Larcenauts Review – An Enjoyable VR Shooter That Falls Short Of Greatness

Impulse Gear aren’t strangers to virtual reality. Having brought us PSVR shooter Farpoint in 2017, they’ve slowly worked on Larcenauts ever since, offering up an arena-based multiplayer-only hero shooter with 6v6 teams. Bearing similarities to Overwatch, it recently launched for PC VR and Oculus Quest with cross-platform multiplayer and while you’ll find some enjoyment with friends, Larcenauts doesn’t live up to its full potential.

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6v6 Me On Tern

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Now, if you’re hoping for something similar to Farpoint, you’ll be quickly disappointed. There isn’t a single player campaign and all we know is that we’re guided by Captain Eleanor Kas, playing as one of eight recruited “Specialists”. Forming a crew to take on heists across the Tern system, each character can sprint, dash across gaps and grapple to greater heights with a hookshot, using touch controller buttons. Wielding two weapons and unique grenades, everyone comes with tactical abilities, like healing teammates or temporary stat boosting. Unfortunately, Larcenauts doesn’t help much beyond a basic tutorial, leaving players to figure out the rest.

While controlling all these aspects feels slightly clunky, it’s ultimately manageable, though that faster-paced gameplay may cause nausea. I didn’t personally suffer any motion sickness, but those liable will be pleased to hear Impulse Gear’s implemented several options to make this a smoother experience. Alongside choosing your dominant hand, players can adjust quick turning, weapons placement (between your left/right side) and tunnel vision, which can be adjusted or outright disabled.

You’ll start with more all-rounded characters like Calima, but it doesn’t take long to unlock new specialists through Larcenauts’ progression system, “notoriety”. For example, Evander’s a stealthy sniper with camouflage abilities, Chi can heal teammates and separately freeze herself in a similar manner to Overwatch’s Mei, becoming briefly invincible, while Thal’s able to throw up shields and act as more of a tank-class specialist.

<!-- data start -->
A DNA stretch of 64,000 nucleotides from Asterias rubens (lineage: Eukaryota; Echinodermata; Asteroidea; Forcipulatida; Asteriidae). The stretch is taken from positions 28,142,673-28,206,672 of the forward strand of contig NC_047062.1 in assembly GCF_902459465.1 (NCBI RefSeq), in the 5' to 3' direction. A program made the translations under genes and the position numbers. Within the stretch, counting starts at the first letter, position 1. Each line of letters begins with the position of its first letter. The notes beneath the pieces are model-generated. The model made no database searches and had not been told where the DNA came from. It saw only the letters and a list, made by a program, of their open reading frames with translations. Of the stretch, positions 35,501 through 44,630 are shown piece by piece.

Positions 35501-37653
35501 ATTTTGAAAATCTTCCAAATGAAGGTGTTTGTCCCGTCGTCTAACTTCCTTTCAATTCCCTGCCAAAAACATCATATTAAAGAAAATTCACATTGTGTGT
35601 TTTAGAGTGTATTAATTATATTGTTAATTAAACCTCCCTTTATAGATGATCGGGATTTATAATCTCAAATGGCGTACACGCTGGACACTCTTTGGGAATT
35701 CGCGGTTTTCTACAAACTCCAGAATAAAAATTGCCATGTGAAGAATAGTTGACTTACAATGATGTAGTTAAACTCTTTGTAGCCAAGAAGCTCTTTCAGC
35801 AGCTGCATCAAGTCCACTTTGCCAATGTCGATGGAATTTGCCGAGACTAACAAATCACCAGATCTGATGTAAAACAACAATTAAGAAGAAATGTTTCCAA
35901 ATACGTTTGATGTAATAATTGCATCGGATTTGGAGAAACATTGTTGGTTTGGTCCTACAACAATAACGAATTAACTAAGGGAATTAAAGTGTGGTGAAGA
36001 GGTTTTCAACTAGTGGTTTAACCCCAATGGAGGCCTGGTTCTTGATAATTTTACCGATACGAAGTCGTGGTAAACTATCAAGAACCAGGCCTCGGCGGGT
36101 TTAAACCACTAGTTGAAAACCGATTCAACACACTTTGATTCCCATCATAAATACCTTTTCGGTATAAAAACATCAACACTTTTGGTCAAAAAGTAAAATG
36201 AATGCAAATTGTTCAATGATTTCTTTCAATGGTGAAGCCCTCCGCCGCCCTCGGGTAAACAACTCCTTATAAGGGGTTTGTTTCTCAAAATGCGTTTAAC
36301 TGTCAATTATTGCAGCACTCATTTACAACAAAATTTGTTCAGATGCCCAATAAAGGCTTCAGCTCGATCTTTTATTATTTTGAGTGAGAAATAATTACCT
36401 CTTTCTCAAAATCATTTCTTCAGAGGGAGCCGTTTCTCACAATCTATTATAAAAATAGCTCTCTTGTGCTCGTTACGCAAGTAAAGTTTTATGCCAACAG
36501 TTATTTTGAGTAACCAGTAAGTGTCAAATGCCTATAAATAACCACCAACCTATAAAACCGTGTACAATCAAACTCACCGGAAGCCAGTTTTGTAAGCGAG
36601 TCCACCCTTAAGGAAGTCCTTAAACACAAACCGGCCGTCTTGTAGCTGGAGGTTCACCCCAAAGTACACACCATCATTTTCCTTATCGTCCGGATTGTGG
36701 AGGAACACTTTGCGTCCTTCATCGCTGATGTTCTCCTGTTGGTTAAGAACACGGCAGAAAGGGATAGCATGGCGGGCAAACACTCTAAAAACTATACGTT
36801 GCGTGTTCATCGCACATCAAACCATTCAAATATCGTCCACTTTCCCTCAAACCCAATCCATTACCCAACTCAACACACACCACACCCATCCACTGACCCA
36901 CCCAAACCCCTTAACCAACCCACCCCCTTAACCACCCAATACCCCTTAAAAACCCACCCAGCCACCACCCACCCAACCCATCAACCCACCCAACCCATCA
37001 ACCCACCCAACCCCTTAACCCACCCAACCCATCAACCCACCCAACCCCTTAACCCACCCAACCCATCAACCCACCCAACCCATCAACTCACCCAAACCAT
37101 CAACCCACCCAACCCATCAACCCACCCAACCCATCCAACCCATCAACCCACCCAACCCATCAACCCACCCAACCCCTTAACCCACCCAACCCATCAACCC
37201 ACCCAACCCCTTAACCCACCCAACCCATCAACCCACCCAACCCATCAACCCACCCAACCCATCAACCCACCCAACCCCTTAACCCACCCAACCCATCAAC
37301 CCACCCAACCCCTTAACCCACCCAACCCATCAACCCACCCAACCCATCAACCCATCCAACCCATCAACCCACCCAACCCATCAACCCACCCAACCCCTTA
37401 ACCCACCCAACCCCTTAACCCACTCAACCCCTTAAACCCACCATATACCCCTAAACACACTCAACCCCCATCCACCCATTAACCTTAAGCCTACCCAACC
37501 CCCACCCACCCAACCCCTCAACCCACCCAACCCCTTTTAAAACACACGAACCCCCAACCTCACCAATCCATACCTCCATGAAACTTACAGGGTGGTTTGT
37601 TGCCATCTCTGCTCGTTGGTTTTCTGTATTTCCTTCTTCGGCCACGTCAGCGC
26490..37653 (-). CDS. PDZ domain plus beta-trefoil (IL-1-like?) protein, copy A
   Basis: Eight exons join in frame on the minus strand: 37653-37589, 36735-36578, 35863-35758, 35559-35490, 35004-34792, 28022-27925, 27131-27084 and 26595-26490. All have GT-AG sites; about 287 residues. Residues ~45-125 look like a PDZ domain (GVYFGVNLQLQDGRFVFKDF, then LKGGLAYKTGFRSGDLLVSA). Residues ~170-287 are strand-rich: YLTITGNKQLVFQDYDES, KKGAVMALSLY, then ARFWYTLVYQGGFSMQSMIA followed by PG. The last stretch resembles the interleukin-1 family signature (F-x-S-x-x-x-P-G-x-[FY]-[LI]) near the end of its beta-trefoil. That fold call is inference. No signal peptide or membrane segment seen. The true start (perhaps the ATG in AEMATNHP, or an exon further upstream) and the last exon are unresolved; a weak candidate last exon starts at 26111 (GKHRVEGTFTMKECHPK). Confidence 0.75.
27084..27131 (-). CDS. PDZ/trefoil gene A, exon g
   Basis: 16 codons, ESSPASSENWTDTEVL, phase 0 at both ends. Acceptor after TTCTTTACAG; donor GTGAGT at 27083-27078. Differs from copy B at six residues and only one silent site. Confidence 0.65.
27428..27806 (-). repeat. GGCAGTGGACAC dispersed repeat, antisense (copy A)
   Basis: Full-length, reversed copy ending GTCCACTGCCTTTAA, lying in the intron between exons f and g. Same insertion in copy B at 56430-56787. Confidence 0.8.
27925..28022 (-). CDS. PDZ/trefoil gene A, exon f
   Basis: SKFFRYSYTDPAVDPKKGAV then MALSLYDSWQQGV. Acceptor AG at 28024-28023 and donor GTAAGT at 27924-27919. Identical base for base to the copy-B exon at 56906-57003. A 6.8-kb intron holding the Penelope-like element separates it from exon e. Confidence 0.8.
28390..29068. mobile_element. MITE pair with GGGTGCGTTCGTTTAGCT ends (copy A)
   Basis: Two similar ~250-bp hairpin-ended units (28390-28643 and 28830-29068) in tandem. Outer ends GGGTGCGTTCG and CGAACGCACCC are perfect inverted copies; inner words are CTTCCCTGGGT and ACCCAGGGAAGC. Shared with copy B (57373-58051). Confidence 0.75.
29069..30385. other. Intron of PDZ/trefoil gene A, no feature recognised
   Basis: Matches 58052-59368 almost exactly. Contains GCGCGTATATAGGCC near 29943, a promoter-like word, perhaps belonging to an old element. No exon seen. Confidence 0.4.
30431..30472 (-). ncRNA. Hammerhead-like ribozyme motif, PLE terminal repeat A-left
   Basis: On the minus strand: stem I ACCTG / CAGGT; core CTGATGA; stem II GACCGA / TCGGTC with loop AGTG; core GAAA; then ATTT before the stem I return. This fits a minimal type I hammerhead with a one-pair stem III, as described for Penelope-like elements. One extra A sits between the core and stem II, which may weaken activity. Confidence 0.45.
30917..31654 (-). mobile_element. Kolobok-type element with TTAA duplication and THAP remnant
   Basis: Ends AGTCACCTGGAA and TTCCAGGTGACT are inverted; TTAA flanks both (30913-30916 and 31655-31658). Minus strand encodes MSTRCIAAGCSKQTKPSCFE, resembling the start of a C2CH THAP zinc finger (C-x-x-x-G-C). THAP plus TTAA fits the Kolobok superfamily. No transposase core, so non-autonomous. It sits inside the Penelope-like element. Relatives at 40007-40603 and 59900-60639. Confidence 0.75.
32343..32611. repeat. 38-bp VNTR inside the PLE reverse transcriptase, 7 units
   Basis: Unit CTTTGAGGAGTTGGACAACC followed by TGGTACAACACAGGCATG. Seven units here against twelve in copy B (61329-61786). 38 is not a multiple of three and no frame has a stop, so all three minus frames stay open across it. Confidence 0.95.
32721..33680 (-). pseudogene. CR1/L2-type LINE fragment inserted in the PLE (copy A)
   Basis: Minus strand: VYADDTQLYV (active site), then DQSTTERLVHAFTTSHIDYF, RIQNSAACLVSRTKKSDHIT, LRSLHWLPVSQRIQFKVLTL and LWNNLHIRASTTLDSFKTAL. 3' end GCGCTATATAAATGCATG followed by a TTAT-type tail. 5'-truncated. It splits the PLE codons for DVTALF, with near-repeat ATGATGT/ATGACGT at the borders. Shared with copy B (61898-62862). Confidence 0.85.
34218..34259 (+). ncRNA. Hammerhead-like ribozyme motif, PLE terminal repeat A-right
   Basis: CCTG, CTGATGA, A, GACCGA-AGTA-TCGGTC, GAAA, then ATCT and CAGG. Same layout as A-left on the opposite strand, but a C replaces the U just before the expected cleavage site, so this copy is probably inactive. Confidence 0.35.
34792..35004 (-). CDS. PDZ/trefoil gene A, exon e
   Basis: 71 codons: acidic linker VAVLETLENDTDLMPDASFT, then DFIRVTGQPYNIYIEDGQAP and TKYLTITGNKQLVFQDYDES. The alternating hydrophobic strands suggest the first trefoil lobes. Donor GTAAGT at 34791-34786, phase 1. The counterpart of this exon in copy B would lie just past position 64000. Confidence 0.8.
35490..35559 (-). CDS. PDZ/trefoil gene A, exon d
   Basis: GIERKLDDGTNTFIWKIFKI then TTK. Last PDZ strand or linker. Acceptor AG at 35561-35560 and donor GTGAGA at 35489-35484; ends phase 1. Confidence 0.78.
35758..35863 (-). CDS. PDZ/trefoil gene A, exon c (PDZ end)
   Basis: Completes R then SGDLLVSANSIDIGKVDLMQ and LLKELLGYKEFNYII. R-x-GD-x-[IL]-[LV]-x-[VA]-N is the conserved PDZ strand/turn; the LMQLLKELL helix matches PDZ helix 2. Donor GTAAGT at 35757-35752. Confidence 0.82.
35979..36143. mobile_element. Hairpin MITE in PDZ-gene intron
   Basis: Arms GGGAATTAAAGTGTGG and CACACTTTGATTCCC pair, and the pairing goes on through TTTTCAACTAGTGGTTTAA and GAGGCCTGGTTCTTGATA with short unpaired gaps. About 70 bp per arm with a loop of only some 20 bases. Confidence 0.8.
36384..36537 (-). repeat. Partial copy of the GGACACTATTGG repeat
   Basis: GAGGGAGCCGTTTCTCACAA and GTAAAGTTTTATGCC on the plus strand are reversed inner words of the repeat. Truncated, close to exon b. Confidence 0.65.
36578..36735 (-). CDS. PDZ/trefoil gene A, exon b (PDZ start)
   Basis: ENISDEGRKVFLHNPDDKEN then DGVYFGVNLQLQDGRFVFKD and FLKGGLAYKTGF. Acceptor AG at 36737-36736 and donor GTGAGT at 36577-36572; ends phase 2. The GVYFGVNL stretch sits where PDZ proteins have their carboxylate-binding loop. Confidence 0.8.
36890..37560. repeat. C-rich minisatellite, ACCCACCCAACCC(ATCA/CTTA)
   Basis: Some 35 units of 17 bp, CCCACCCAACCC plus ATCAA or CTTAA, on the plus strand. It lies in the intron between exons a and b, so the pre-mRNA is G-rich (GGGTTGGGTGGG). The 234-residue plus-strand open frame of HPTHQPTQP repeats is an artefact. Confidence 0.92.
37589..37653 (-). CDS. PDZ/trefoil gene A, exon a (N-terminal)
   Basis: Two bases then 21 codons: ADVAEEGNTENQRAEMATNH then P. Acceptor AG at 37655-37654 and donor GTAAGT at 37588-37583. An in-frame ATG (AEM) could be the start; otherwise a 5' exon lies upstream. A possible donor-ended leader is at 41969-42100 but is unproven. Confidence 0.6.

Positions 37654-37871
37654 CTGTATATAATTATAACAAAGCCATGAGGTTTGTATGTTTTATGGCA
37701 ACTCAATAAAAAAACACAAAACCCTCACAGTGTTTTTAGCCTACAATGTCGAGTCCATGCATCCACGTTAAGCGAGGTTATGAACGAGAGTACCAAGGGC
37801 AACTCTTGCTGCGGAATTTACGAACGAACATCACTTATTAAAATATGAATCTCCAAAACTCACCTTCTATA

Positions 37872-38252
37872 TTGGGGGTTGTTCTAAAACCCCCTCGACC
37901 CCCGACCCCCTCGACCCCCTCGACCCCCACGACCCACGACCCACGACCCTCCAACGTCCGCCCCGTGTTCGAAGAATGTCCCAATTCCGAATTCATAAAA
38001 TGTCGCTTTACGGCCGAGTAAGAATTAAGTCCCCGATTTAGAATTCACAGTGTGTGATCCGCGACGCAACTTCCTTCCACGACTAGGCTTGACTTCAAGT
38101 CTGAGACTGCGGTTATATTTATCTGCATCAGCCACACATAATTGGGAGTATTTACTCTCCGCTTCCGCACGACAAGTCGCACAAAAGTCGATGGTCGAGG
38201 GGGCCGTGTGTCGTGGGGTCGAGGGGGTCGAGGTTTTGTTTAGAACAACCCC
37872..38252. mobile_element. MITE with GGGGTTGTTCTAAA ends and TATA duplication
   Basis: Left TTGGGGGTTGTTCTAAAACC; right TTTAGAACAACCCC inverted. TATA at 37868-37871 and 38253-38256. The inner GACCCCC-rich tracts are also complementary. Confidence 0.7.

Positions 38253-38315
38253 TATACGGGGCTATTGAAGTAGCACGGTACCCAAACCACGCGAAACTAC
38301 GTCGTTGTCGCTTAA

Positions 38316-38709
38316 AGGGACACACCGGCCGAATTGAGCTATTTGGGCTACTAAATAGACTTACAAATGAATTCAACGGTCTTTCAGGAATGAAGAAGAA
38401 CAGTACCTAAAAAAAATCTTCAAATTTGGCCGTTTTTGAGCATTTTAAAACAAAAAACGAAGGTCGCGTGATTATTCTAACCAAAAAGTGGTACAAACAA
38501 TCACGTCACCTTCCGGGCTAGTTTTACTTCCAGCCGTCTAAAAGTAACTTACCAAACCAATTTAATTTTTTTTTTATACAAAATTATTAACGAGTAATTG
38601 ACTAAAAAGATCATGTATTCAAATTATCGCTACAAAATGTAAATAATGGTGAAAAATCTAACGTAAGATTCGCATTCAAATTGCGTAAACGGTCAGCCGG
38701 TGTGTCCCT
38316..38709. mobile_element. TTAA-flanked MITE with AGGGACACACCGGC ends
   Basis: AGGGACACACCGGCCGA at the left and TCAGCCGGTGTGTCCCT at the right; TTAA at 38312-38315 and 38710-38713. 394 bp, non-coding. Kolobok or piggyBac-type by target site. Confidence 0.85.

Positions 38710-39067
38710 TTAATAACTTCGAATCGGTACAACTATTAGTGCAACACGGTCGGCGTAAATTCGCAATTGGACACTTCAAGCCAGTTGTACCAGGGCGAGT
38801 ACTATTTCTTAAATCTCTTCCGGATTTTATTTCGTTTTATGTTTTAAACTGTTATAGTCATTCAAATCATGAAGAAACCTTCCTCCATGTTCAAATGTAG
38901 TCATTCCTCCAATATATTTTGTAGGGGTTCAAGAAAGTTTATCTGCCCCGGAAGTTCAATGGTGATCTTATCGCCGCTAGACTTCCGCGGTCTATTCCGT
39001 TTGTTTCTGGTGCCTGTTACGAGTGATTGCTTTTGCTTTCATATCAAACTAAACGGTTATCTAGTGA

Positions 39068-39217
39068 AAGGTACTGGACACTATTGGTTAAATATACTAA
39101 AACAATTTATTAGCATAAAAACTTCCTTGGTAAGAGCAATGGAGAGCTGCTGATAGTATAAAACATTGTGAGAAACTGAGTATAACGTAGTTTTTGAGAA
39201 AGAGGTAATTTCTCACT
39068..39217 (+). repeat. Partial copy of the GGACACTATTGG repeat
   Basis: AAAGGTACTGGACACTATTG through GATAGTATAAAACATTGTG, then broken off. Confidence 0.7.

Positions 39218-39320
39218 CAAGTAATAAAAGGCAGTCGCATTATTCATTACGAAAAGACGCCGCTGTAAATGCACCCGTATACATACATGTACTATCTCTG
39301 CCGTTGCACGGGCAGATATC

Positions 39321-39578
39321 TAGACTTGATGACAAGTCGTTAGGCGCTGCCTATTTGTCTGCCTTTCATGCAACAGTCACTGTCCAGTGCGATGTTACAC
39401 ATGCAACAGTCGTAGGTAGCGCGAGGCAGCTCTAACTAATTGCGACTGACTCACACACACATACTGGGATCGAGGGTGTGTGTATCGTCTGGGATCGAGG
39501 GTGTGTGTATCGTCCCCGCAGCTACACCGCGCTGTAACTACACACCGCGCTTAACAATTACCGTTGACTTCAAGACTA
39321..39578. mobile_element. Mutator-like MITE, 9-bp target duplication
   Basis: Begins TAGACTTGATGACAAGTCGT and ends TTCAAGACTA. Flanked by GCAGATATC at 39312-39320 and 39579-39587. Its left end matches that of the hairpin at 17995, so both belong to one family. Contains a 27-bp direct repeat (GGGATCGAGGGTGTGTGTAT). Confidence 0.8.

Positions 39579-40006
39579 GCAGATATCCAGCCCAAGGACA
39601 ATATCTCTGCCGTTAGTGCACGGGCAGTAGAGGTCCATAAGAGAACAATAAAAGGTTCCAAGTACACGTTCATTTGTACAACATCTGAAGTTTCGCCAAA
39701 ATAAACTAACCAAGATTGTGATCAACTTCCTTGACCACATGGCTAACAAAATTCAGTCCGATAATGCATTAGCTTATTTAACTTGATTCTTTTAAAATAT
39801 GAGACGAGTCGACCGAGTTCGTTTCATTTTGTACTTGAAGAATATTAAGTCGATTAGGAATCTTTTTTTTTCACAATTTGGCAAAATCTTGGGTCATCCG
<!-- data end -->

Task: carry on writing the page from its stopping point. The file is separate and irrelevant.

All For One, One For All

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That takes place between three modes to pick, set across four well-designed maps. You’ve got the standard deathmatch option, a zone control mode called Refuel and lastly, a capture the flag experience called Uplink. There’s not huge content variety within Larcenauts but I wouldn’t call it barebones, either, though the lack of a ranked option is disappointing. Each mode is well designed and takes around 10-15 minutes to complete. No matter your mode, battles are a strategic affair, requiring co-operation between your teammates to win and this concept lends itself to high-end gameplay.

However, Larcenauts is a slow burner. Earning victories is satisfying, but this game requires patience in learning your preferred character’s abilities. You won’t succeed by going in alone and annoyingly, most specialists are initially locked behind Impulse Gear’s progression system, hampering your ability to form a balanced team right away, though customisation options can also be unlocked for existing specialists like new weapon loadouts. Though Larcenauts rewards player patience, you can come away feeling demotivated just as easily.


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While Impulse Gear has laid the groundwork for a solid 6v6 shooter, several design choices hold it back from greatness and having to unlock the entire specialist roster is unnecessarily limiting. There’s room for improvement but ultimately, Larcenauts offers an enjoyable arena shooter with friends that makes you strategize. While it’s not exactly Overwatch in VR, shooter fans willing to grind it out will find an entertaining experience within, one that I’d argue is worth a look.


Review copy provided by the publisher

Reviewed on Oculus Quest 2

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